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" LAWS of this government, to the great end of all government, viz: to support power in reverence with the people, and to secure the people from the abuse of power; that they may be free by their just obedience, and the magistrates honourable for their... "
The Analectic Magazine...: Comprising Original Reviews, Biography ... - Page 146
1819
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America, Historical, Statistic, and Descriptive, Volume 1

James Silk Buckingham - 1841
...best of our skill, contrived and composed the frame of this government, to the great end of all rule : to support power in reverence with the people, and...magistrates honourable for their just administration ; for lib• erty without obedience is confusion, and obedience without liberty is slavery." The machine...
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The Friends' Library: Comprising Journals, Doctrinal Treatises ..., Volume 5

William Evans, Thomas Evans - 1841
...men, according to the best capacity of their framcrs, to answer the great end of all government, viz., to support power in reverence with the people, and...to secure the people from the abuse of power, that the people may be free by their just obedience, and the magistrates honourable for their just administration...
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History of the United States from the Discovery of the American ..., Volume 2

George Bancroft - 1844
...will of one man may not hinder the good of a whole country.''2 — " It is the great end of government to support power in reverence with the people, and to secure the people from the abuse of power ; for liberty without obedience is confusion, and obedience without liberty is slavery." Taking counsel,...
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A Brief Description of New York: Formerly Called New Netherlands, with the ...

Daniel Denton - 1845 - 74 pages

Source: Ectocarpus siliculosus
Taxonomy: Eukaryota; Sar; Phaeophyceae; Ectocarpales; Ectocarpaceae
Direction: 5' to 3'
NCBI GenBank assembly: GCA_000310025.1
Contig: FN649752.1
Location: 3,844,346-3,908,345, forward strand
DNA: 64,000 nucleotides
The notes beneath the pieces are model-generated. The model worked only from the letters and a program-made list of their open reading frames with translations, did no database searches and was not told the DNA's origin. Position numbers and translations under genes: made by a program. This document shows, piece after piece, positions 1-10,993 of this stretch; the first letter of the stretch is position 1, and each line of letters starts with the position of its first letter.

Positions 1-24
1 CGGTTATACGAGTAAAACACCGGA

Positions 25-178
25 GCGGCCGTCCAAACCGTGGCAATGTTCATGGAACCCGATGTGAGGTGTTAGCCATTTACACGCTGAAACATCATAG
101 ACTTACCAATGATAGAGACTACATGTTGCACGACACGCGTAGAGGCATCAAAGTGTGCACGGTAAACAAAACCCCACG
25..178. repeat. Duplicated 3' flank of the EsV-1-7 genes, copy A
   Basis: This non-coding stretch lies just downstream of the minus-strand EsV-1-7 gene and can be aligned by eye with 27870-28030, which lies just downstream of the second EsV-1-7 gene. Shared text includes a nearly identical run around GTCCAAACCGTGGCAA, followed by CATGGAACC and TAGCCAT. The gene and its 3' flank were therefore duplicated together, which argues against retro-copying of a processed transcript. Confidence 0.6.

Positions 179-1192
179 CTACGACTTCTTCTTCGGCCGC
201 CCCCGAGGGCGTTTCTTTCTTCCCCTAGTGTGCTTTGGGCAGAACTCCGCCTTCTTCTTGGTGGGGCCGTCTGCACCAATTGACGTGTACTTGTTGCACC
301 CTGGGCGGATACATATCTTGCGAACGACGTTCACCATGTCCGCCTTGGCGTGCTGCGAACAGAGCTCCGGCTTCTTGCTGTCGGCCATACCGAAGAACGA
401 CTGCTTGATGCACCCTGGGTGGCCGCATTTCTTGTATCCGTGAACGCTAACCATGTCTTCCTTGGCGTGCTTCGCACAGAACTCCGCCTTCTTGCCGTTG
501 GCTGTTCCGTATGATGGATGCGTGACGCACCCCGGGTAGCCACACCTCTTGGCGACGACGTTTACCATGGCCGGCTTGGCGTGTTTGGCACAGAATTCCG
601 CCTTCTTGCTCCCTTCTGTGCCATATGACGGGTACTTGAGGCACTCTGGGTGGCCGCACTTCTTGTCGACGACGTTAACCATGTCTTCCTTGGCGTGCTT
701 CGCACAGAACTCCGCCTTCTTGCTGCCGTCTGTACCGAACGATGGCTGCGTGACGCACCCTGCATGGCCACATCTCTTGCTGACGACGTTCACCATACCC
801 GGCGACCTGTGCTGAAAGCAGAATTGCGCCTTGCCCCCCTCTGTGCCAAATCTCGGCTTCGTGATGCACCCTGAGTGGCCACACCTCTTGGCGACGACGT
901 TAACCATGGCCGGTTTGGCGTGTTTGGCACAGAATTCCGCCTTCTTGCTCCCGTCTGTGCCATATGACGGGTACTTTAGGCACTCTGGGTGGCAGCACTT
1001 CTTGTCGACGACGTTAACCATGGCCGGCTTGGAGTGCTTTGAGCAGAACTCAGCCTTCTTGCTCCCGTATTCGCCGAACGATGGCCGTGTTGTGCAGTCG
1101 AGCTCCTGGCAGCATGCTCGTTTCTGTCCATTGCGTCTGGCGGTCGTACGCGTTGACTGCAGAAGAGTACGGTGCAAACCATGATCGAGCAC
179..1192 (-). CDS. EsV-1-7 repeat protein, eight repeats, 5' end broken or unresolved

...which, as its preamble sets out, was "contrived, and composed to the great end of all government, viz. to support power in reverence with the people, and...free by their just obedience and the magistrates, honorable for their just administration, for liberty without obedience in confusion and obedience without...
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The True Grandeur of Nations: an Oration Delivered Before the Authorities of ...

Charles Sumner - 1845 - 104 pages
...rule of conduct for the intercourse of Nations. While he recognized as a great end of government " to support power in reverence with the people, and to secure the people from abuse of power,"* he declined the superfluous protection of arms against foreign force, and " aimed...
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The Book of Peace: A Collection of Essays on War and Peace

American Peace Society - 1845 - 606 pages
...a rule of conduct for the intercourse of nations. While he recognized as a great end of government, "to support power in reverence with the people, and to secure the people from abuse of power," he declined the superfluous protection of arms against foreign force, and " aimed...
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The History of the American Revolution

Michael Doheny - 1846 - 248 pages
...intention in framing this justly celebrated form of government he thus describes : — " For the support of power in reverence with the people, and to secure...power, that they may be free by their just obedience ; for liberty without obedience is confusion, and obedience without liberty is slavery." This intention,...
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A History of the Original Settlements on the Delaware: From Its Discovery by ...

Benjamin Ferris - 1846 - 312 pages
..."is free to the people under it, where the laws rule, and the people are a party to these laws." " To support power in reverence with the people, and...to secure the people from the abuse of power ; that the people * See trial of Penn and Mead. Penn's select works, folio p. 161. t Penn's conduct, on this...
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American Biography, Issue 163

Jeremy Belknap - 1846
...Society. The next spring he completed a frame of government (April 25, 1682), with the express design " to support power in reverence with the people, and to secure the people from the abuse of power." It is prefaced with a long discourse on the nature, origin, use and abuse of government ; which shows...
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The Friend, ed. by R. Smith, Vol. [1st and 2nd eds. of vol.1. The ..., Volume 19

Robert Smith - 1846
...rule of conduct for the intercourse of nations. While he recognized as a great end of government, ' to support power in reverence with the people, and to secure the people from the abuse of power,' he declined the superfluous protection of arms against foreign force, and 'aimed to reduce the savage...
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